And then there’s the platform to make the phenomenon possible in the first place.

It’s difficult to imagine the unique live-streaming online platform of Afreeca TV working as well on a daily basis anywhere other than South Korea’s extremely wired culture.

With 78.5% of the entire population on smartphones and 7 million people riding the Seoul subway network every day, Afreeca TV is becoming particularly popular with Korean commuters, given that the Seoul subway has cellphone reception and Wi-Fi, and South Korean smartphones have TV streaming capabilities.

“Our mobile users surpassed our PC users a while ago, and most of our viewers watch our content while they are on the move,” says An.

The majority of Afreeca TV’s content is actually online gaming, where individual broadcasters called ‘BJs’ (short for Broadcast Jockeys), stream their gaming live for others to learn from or comment on. Anyone can live-stream from any device as long as they log in.

“Eating rooms” began popping up around 2009, says An, when users began to imitate celebrities’ food shows by commenting as they were eating while broadcasting.

Now, of the platform’s 5,000 channels that are streaming at any given point in time, 5% of those are eating rooms. Afreeca TV has a daily average viewership of 3 million.

Spinning off

The Diva says her success was a huge surprise, but there are still many who don’t understand the concept and are liberal with their criticism.

“I get some really awful commenters who make me reexamine ‘why am I doing this again?’ but at the end of the day the positive feedback overwhelmingly outweighs the bad, so I am happy to continue.”

While Park maintained her real estate consulting day job over the past two years, she quit last week to focus more on her eating room and potential spinoff businesses, including a clothing company.

When asked if she has any time for a private life, considering she broadcasts more than six hours a day every day including weekends, the answer is that she doesn’t need one.

“This is a lot more fun,” she says.

South Korea spending $1.5 billion for ‘5G’ network

Posted by Rattana_S On January - 23 - 2014 ADD COMMENTS

(CNN) — Is the era of 5G connectivity upon us? The government in South Korea says so, and it’s sinking $1.5 billion into upgrades it says will make mobile communications there 1,000 times faster than they are today.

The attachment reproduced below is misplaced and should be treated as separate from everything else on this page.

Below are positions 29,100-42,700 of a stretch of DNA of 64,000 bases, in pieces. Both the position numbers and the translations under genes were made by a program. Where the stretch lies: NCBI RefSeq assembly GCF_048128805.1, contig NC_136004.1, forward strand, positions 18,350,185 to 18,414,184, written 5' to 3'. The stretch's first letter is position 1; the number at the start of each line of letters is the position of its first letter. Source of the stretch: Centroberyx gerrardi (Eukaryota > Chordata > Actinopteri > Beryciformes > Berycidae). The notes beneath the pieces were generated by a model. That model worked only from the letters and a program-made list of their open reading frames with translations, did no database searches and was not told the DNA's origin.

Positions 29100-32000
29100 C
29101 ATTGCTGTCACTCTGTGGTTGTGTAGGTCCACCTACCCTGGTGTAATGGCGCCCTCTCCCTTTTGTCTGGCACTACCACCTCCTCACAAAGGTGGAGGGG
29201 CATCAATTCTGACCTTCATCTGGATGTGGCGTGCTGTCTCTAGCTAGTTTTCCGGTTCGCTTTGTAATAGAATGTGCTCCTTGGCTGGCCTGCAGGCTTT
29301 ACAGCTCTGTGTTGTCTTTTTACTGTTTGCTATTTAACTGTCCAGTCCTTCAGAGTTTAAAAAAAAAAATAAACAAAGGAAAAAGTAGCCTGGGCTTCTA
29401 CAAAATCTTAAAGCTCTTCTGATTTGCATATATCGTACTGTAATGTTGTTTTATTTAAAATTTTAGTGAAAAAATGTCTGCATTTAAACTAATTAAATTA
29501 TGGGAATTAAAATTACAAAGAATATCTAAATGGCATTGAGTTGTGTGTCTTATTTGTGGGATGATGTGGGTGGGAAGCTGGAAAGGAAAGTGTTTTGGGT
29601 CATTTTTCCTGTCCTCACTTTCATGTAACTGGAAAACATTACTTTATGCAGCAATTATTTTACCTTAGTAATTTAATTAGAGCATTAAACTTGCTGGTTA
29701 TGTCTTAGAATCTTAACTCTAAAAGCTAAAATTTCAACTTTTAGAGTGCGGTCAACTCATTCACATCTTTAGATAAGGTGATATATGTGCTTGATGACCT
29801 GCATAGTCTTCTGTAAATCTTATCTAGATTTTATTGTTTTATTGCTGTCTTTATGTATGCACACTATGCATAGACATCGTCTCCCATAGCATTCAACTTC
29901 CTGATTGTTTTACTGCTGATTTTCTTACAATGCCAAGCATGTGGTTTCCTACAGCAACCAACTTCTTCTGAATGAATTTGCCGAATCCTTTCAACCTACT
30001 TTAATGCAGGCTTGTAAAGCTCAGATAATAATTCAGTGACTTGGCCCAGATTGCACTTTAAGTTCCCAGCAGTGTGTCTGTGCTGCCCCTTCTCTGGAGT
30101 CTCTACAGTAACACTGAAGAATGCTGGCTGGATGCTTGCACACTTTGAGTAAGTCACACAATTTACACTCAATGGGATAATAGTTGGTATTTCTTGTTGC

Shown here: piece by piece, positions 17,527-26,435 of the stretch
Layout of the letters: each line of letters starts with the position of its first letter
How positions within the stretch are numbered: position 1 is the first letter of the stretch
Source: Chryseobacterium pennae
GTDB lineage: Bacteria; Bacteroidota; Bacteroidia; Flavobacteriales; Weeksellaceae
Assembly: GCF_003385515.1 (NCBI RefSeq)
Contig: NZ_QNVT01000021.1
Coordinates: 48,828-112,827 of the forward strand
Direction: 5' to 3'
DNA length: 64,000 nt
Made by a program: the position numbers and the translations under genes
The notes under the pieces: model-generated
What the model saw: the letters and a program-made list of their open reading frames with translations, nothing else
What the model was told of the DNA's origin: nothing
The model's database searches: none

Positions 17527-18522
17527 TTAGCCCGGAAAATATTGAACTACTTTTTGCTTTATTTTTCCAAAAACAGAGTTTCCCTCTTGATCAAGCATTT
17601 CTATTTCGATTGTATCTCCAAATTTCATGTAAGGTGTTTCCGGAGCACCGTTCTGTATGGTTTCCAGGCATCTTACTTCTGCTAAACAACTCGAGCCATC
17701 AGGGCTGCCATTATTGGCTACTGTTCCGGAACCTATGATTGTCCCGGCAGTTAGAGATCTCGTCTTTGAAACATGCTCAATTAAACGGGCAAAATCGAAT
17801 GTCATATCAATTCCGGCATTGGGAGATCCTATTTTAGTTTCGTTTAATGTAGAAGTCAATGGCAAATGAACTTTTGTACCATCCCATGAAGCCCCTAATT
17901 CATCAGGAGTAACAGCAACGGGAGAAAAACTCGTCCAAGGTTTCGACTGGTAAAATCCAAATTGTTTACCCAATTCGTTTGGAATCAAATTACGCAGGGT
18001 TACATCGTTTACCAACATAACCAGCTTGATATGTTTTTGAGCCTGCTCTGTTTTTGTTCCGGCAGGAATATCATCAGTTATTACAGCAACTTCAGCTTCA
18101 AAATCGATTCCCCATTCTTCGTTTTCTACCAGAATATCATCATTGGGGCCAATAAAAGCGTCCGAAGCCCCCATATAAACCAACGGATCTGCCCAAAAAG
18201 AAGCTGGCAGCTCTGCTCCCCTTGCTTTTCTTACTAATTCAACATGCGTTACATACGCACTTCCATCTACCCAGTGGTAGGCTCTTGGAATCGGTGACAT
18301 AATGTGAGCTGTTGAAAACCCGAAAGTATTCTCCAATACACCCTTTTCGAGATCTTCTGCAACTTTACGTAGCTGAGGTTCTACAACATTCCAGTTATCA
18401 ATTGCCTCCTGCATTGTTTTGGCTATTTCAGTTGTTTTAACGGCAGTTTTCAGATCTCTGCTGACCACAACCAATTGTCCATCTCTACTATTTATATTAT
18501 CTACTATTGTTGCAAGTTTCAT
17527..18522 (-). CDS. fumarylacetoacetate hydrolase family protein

But not so fast. Literally, not so fast. As was the case when smartphones and other mobile devices first started having 4G slapped on them, the term 5G is as much a marketing slogan as anything else — at this point, anyway.

And if technophiles in the United States are hoping Korea’s announcement means warp-speed data connections are coming their way in the near future, they’re going to be disappointed.

Regardless of the network’s capabilities, any wireless carrier wanting to take advantage of them also would need costly upgrades to their systems. Users would have to purchase new devices that could access it. And even then, there’s no guarantee that Netflix or similar companies would make their own data available at speeds that live up to the Korean government’s tantalizing vision of an entire movie downloading in a single second.

All that said, don’t count Korea out. Arguably the most wired country in the world, South Korea has led in mobile adoption since the 1990s.

“We helped fuel national growth with 2G services in the 1990s, 3G in the 2000s and 4G around 2010. Now it is time to take preemptive action to develop 5G,” the nation’s science ministry said. “Countries in Europe, China and the US are making aggressive efforts to develop 5G technology … and we believe there will be fierce competition in this market in a few years.”

A worldwide high of 82.7% of South Koreans use the Internet, and 78.5% of the nation’s population is on smartphones. Narrow that down to 18-24 year olds and it’s dangerously close to full saturation — 97.7%.

The science ministry’s plan is realistically measured. A trial 5G network is due to be rolled out in 2017, with full rollout in 2020.

The country’s telecom companies, as well as native mobile companies Samsung and LG, are on board and plan to be ready to take advantage of the network, according to the government statement.

Eventually, of course, 5G will hit the U.S. and elsewhere. Remember, the difference between 3G and 4G and 5G is somewhat semantic. Significantly upgrade what we have now and you can add a number before the G.

But we’ll no doubt be behind. Korea’s compact geography and existing wireless infrastructure mean that upgrades can happen faster and cheaper, and will reach more of the population than in geographically spread-out countries like the United States.

The increasing number of smartphones and tablets used in the United States is already beginning to tax existing communications networks. Add an emerging wearable tech trend and connected appliances like smart thermostats, refrigerators and smoke detectors, and experts expect the U.S. will need a serious upgrade by 2020 as well.

Each generation of network technology has enabled a new set of features: 2G was about voice, 3G was about data and 4G is about video. 5G is expected to be about creating intelligent networks that can handle those billions of connected devices.